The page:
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Strategic compensation helps companies attract, retain, and motivate employees. To develop a strategic compensation package, companies need to know what aspects to consider and how to cater to specific types of workers, including international remote workers.
This guide to strategic compensation for remote workers will help companies understand how to approach compensation in a global marketplace. We’ll also outline the top factors to consider when undertaking strategic compensation planning and how to fairly negotiate compensation with international remote employees.
What is strategic compensation?
Strategic compensation refers to the overall benefits and incentives a company offers its employees. HR managers know that to attract and retain top talent, they need to develop a compensation package that will effectively position their company on the job market. With the global workforce becoming increasingly more competitive, companies must find ways to bring in new talent, potentially from competitors, and a well-thought-out compensation strategy is often a differentiating factor.
Companies also want to avoid losing talent to their competition. Strategic compensation helps retain employees and protect the company’s return on investment in the hiring and training process.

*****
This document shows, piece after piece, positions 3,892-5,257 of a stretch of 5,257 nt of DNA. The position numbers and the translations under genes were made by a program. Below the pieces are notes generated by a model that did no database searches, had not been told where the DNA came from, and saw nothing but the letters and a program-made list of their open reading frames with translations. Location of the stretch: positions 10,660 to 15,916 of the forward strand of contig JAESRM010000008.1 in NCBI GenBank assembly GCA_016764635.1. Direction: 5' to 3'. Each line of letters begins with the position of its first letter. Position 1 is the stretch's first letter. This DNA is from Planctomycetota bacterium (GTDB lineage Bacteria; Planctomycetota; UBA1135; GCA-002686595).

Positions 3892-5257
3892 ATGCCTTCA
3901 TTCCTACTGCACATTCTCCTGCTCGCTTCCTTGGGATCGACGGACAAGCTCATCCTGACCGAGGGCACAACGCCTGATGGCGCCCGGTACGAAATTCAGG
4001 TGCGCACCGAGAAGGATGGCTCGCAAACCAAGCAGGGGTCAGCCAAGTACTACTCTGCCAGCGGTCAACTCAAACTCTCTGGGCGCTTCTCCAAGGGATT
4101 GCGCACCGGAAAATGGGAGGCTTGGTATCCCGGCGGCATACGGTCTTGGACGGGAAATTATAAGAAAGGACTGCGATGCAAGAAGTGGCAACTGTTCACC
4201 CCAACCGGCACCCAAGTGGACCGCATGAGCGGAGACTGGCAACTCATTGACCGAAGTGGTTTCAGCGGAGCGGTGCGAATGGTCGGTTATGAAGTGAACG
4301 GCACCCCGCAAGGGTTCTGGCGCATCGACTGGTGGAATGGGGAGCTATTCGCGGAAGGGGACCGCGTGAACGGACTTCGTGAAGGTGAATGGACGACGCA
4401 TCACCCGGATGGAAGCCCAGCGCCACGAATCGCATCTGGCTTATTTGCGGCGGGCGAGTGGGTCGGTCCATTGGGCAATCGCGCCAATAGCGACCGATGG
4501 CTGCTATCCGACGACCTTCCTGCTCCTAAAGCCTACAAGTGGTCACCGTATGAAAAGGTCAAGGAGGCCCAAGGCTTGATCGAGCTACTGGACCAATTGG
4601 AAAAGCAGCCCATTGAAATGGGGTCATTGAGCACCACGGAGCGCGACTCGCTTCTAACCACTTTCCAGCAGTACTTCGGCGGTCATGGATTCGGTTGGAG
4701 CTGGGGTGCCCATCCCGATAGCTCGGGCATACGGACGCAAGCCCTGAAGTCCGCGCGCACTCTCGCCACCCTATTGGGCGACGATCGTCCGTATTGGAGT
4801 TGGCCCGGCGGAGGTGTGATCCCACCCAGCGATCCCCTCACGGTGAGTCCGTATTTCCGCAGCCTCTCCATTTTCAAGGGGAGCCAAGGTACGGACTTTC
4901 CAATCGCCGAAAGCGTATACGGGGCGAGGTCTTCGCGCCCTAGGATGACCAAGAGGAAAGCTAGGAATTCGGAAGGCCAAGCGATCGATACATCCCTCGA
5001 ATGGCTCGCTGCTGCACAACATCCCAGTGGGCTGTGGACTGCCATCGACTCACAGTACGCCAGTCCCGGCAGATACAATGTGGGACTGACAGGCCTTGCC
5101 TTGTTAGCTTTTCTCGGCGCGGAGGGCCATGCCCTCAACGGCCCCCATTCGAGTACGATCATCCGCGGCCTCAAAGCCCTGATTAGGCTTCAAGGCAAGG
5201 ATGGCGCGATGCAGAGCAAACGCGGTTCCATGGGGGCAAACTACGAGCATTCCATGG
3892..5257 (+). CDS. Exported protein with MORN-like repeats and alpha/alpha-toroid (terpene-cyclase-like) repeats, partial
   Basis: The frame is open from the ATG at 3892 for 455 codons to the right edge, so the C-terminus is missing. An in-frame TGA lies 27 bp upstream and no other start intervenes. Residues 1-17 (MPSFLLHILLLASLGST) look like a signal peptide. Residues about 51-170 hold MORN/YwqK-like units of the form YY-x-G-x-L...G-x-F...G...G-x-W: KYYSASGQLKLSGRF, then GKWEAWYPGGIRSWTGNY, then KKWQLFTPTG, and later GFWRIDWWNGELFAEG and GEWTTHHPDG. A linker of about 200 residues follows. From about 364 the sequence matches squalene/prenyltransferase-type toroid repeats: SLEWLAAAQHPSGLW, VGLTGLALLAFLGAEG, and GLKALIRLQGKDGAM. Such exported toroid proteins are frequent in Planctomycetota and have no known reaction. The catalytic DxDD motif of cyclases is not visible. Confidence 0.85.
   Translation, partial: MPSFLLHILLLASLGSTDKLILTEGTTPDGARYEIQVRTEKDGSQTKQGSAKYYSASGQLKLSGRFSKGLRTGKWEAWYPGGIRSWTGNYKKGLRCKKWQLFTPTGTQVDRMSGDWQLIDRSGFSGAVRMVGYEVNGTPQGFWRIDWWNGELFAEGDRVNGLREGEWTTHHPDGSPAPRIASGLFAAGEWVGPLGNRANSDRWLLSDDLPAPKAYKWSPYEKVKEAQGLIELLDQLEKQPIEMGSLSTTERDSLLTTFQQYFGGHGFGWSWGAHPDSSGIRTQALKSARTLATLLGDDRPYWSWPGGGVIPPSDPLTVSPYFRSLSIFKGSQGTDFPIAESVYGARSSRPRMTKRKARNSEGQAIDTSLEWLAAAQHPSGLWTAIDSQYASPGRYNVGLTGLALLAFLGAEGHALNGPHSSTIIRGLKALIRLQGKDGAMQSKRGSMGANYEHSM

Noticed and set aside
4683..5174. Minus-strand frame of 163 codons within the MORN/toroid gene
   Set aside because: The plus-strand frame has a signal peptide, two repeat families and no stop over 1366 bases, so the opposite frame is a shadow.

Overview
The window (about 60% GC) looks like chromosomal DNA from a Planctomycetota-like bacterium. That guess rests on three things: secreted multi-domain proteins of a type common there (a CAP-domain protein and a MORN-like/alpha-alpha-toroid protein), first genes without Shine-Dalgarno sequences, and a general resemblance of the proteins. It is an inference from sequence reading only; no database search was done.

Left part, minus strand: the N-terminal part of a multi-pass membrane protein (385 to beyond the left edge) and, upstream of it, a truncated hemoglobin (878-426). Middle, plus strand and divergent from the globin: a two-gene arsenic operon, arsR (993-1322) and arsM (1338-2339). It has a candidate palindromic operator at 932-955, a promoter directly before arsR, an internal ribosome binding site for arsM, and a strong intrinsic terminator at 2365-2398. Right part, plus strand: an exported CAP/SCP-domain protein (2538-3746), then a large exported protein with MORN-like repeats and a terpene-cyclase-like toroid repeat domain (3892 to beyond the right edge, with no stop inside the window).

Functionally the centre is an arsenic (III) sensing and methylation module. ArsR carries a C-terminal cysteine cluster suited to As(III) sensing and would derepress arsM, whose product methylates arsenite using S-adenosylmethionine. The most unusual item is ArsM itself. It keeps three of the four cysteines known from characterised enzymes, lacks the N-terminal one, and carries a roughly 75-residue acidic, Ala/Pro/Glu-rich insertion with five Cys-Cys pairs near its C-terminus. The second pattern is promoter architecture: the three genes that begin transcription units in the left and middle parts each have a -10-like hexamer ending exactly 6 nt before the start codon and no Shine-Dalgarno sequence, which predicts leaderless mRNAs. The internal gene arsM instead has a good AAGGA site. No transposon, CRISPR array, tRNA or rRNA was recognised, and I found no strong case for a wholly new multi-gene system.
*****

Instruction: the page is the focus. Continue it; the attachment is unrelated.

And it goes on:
In addition to attracting and retaining top talent, a compensation strategy can also be a tool to motivate employees to meet certain business objectives. Strategic compensation packages often include innovative or competitive methods of remunerating employees for their work with the aim of driving performance. This type of compensation is separate from the negotiated salary and can include both financial and non-financial incentives.
Financial compensation includes direct economic incentives like bonuses and commissions, as well as stock options or retirement savings. Non-financial compensation holds no inherent monetary value but can include vacation time, flexible working schedule and location, paid training, development, education opportunities, or other perks.
A strategic compensation package is essential when companies hire international remote workers. Since the talent pool is much larger for these positions, having an attractive compensation package is critical to attracting and retaining top remote talent worldwide.
Pay strategy options for remote workers
Companies want to find the best way to pay their employees a fair and competitive wage. In a traditional in-office work model, companies pay their team members whatever is considered competitive within the local market. With remote workers, it becomes less clear whether compensation should be based on the company’s location or the worker’s location. With international remote workers, determining a fair salary becomes even more complicated.
When deciding how much to compensate remote workers, there are three main strategic compensation options to choose from. Here are the advantages and disadvantages of each of these pay strategy alternatives.
1. Single-market compensation
A single-market compensation approach is often considered the simplest way to determine a remote employee’s salary. With this approach, the company sets the same salary range for the entire global job market, meaning the differences in salaries among employees are not based on where the workers live.